Bridge the generational culture gap

01 June 2015 Frank Magwegwe, Momentum Personal Adviser Services

One of the biggest emerging trends in the world today is that the population of the world is getting younger. While this has always been a characteristic, the culture gap between generations is stark and millennials – who now have the buying power in the insurance industry - are significantly different from their parents.

Advisers need to know how to effectively tap into this new market. While researching about millennials and their appetite for buying life insurance, I recently came across this great question: The millennial generation’s attitudes toward work and money differ from those of their boomer parents, so why shouldn’t they have different advisers who understand them?

This question reminded me of the cover article of a 2013 Time Magazine article that referred to the Millenials as the The me me me generation.

Painting a picture

Millennials, also known as Generation Y, are the group of people born from the early 1980s to the early 2000s.

• They are self-centred.
• They interact all day but almost entirely through a screen.
• They understand how to turn themselves into brands.
• They are positive about their prospects for a secure financial future.
• They want relationships with businesses.
• Have no fear of not being able to retire.
• Their great mantra is: Challenge convention. Find new and better ways of doing things.
• They want constant approval.
• They have a massive fear of missing out.
• Experiences are more important to them than material goods.

Do not miss the boat

Financial advisers going through the list above will be forgiven for asking: who wants clients like that? However, a financial planning practice ignoring millennials is missing a huge consumer market of the future given the sheer size of this group of people; about 47% (24 million) of South Africa’s population; and 20% (1.4 billion) of the global population.

This consumer market requires above all that financial planning practices gear themselves to effectively serve this market.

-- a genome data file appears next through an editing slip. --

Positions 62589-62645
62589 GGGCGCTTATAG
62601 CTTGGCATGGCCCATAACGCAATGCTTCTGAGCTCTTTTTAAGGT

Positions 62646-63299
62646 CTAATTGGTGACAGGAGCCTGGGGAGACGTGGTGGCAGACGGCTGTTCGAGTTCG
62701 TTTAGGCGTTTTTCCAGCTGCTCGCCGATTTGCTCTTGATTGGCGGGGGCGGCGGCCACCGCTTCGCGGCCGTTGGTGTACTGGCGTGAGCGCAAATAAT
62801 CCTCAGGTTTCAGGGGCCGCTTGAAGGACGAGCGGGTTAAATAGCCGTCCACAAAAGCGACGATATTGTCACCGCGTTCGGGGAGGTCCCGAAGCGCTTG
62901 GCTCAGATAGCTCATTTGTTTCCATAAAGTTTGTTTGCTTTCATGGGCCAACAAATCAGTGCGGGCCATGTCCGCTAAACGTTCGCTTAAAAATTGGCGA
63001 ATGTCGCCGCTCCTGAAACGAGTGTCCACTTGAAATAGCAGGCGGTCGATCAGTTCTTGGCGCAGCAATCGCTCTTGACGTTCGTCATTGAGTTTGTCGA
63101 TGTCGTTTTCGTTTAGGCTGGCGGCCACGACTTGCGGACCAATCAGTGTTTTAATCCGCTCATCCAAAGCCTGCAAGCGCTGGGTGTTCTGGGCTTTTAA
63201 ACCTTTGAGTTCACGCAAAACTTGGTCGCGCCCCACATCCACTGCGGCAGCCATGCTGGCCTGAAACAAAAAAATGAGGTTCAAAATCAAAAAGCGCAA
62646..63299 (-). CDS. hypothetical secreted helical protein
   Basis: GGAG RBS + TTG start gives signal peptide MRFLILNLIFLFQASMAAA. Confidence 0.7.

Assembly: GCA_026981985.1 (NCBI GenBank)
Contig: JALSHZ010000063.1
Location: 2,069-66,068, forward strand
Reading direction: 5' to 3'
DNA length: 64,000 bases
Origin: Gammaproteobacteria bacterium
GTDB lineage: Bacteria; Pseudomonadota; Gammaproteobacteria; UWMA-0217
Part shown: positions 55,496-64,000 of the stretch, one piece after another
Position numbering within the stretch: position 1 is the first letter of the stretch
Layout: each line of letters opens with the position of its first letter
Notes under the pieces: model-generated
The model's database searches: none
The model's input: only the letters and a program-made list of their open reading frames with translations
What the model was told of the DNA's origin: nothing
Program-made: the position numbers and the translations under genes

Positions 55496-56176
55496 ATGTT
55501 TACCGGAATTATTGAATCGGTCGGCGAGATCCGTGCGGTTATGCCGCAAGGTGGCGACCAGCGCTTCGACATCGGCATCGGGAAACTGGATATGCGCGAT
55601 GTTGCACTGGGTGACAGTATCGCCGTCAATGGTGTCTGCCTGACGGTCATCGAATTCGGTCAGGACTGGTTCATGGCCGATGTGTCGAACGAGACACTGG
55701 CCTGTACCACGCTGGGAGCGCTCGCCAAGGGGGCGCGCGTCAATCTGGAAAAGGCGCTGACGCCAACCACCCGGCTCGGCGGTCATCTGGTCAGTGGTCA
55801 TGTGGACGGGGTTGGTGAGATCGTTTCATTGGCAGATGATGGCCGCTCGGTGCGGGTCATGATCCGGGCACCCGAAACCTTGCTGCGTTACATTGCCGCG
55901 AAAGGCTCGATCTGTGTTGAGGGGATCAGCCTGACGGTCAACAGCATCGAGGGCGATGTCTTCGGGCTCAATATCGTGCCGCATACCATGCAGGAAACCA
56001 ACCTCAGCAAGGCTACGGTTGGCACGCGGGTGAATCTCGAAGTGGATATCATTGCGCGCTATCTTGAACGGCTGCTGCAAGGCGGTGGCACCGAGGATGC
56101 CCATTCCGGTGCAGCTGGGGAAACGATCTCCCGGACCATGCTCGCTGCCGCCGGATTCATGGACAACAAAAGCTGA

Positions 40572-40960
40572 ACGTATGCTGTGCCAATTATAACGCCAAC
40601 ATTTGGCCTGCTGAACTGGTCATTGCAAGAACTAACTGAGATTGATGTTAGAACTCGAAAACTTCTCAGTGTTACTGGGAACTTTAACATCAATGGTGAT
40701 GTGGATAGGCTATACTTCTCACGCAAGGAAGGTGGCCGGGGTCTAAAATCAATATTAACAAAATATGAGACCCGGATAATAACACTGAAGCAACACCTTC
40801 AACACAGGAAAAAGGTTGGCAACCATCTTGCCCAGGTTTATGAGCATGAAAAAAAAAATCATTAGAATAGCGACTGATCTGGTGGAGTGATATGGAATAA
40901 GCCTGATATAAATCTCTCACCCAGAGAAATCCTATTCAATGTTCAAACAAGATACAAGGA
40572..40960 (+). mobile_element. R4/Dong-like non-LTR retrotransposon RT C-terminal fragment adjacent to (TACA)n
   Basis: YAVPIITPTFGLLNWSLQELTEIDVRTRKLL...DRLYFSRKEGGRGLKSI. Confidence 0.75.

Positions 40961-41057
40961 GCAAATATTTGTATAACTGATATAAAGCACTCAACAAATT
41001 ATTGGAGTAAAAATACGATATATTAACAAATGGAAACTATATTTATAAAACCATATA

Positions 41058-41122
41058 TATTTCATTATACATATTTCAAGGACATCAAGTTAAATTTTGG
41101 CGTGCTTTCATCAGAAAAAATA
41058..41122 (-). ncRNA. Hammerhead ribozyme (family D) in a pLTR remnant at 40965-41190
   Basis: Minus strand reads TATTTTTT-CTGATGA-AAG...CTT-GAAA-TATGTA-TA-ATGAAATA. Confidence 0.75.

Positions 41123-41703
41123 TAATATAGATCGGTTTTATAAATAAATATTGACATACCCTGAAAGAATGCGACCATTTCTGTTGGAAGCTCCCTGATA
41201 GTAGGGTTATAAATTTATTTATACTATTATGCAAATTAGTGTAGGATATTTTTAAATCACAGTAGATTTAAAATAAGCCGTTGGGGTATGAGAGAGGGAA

Some of the ways that I think will work well and reflect some of the things that make millennials tick are:

• Move away from talking about selling insurance since for millennials. It is never about buying insurance, it is about accessing solutions that create the real outcomes they are seeking like living a great life, making a difference in society and caring for the environment.
• Redefine financial planning using language that resonates with them. For example, it is about helping clients living great lives.
• Have fee structures that ensure that financial advice is paid for in ways familiar to millennials such as the way they pay for their cell phones.

Know your P’s and Q’s

This shows that you are engaging with a client that will not just be content with filling in forms without knowing: how are YOU going to make a difference to MY life.

While we have painted a pretty good picture on the personality traits an adviser will need to deal with, the following traits cannot be ignored:

• Be prepared to deal with an informed, inquisitive and opinionated client.
• Have a strategy to engage them via social media.
• Have a communication strategy that utilises the media they are most familiar and comfortable with such as Facebook, Twitter and LinkedIn. Also be prepared to use timely and topical blogs and regular online and electronic updates.
• Invest in building a brand that speaks to their desire to have relationships with brands that benefit society.

As millennials are rapidly assuming positions of greater responsibility in the workplace, their need for financial advice increases. For their own sustainability, financial planning practices must invest in understanding millennials and gearing their businesses to serve this key market of the future.

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Embracing technological advancements
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